‘CPD’ flight pattern: Columbus police report states no misconduct by helicopter crew

Columbus

COLUMBUS (WCMH) — An internal review has determined there was no misconduct in two Columbus police officers using a helicopter to spell out “CPD” over a residential neighborhood during the overnight hours.

The review, conducted by Commander Robert Sagle of the special services bureau, was dated April 21 and released on Tuesday.

“The aircrew stated the pattern was flown in a random area of the city and they did not intend to their actions to be disrespectful or disruptive,” Sagle wrote. “Although there was no misconduct observed, I recommend additional language be added to the Aviation Section Standard Operating Procedures to remind officers to not loiter over residential areas.”

The flight took place on April 17 between midnight and 1:40 a.m. The “CPD” pattern came to light from the helicopter’s flight path being tracked by the website FlightAware. Elizabeth Brown, a Columbus City Council member who has since decided to run for Franklin County Commissioner, criticized it as a “joyride.”

“This wasn’t in the middle of the day,” Brown told NBC4. “I don’t think any of us welcome helicopter noise at any point, but this was 1 [a.m.], and I really believe that there should have been some smarter decision-making taking place to follow protocol and to follow the mission of the helicopter unit.”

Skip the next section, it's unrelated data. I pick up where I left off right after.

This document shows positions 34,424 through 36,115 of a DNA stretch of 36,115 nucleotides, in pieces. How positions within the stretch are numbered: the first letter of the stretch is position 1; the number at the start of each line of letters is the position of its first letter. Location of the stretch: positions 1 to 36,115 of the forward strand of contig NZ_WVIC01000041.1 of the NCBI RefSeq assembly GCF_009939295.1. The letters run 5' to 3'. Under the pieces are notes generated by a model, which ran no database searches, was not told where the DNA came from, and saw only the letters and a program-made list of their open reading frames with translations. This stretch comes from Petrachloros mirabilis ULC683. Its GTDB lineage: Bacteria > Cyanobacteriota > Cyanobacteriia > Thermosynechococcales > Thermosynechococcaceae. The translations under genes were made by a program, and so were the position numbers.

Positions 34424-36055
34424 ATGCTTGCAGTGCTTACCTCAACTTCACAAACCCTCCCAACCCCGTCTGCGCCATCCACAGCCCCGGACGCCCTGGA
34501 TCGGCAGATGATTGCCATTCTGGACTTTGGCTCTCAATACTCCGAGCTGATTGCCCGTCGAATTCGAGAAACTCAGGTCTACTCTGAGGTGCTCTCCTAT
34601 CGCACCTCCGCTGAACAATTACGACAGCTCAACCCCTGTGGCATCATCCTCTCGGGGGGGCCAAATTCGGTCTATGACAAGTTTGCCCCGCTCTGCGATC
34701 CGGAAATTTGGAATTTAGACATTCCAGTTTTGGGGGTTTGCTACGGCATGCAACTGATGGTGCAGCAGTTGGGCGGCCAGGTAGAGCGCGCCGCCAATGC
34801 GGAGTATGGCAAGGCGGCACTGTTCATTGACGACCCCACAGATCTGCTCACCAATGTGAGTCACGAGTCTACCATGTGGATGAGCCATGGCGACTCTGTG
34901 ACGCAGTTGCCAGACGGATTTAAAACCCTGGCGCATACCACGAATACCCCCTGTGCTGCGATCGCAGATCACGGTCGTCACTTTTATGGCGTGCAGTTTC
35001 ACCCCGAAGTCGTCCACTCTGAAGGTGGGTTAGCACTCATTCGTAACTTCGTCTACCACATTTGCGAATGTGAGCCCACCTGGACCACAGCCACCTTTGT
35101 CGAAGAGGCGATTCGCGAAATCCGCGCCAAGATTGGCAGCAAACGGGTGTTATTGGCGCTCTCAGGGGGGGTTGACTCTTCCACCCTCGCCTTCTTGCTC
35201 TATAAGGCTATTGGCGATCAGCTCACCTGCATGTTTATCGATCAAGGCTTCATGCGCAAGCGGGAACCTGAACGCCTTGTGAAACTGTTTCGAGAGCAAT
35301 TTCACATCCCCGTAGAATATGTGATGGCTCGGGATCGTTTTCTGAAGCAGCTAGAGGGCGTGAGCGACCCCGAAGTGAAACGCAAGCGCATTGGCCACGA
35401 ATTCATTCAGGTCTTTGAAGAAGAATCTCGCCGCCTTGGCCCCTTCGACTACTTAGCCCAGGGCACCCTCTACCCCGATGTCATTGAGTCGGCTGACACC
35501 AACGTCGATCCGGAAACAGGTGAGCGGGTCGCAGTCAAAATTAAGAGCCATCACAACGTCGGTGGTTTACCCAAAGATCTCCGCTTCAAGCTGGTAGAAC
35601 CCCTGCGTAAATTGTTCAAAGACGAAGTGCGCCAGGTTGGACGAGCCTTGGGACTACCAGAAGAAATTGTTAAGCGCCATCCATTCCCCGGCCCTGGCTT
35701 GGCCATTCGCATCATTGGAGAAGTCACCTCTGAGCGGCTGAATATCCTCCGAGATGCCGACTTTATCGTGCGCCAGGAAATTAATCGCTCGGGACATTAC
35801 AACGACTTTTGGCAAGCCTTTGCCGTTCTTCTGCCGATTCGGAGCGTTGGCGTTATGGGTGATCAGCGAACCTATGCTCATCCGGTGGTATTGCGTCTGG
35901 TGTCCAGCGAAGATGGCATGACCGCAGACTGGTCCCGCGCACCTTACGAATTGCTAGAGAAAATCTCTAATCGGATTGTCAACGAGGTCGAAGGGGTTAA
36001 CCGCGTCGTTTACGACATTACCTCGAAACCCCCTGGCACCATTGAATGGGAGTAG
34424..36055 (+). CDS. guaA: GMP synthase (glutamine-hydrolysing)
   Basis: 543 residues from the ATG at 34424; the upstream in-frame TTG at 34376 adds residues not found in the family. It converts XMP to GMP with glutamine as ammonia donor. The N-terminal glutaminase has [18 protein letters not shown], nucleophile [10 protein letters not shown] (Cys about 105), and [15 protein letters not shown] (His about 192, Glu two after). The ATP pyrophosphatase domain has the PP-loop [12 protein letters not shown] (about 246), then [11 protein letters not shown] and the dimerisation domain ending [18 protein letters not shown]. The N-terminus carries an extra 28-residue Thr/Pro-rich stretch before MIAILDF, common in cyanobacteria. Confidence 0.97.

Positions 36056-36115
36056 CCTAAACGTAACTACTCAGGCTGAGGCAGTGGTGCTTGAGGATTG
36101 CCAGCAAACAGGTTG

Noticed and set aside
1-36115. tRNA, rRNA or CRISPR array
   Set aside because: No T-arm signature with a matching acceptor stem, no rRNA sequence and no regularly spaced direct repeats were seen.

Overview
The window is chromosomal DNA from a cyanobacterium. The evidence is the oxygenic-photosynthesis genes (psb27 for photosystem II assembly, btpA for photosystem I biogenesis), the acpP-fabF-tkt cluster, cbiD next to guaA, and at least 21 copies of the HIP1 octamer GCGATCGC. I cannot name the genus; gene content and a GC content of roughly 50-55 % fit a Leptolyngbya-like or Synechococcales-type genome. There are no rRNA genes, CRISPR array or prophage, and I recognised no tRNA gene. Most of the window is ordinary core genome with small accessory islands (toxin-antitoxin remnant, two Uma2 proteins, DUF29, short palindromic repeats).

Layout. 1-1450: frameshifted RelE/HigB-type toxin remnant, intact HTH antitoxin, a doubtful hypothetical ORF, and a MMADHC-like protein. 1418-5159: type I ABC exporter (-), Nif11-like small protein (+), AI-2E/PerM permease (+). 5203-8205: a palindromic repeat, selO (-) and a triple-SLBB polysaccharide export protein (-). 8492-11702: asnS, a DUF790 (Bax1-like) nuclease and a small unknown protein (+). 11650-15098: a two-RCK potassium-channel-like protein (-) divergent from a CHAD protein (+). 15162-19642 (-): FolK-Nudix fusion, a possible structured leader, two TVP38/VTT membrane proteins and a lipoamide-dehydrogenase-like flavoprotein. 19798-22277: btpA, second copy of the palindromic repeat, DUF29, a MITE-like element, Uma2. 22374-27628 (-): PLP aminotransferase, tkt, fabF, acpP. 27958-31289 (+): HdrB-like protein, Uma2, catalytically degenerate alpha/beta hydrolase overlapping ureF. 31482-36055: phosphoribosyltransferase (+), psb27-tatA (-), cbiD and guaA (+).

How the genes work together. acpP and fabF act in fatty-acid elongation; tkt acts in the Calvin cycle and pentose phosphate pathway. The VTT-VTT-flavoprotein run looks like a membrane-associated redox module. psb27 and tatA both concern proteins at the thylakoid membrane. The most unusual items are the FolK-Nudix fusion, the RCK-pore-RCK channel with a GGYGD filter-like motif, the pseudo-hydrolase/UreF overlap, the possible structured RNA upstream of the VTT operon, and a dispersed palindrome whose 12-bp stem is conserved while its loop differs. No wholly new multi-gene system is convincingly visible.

Sagle apologized to council for the flight and detailed it in his review.

He said the pilot was flying along main roadways when he turned to observe something on the ground to determine whether it was suspicious. After determining it was not, he and the tactical flight officer noticed the flightpath function in his helicopter showed he had flown in the shape of a C. The pilot then decided to spell out “CPD,” which took about 10 minutes, before he returned to patrolling and then receiving his next call for service.

The flight occurred on the Southeast Side, roughly marked by James Road to the west, Refugee Road to the south, Hamilton Road to the east and I-70 to the north.

Sagle wrote that he became aware of the CPD pattern from online comments later that day and that both members of the flight crew “expressed remorse for bringing negative attention to the Division and the Aviation Section.”

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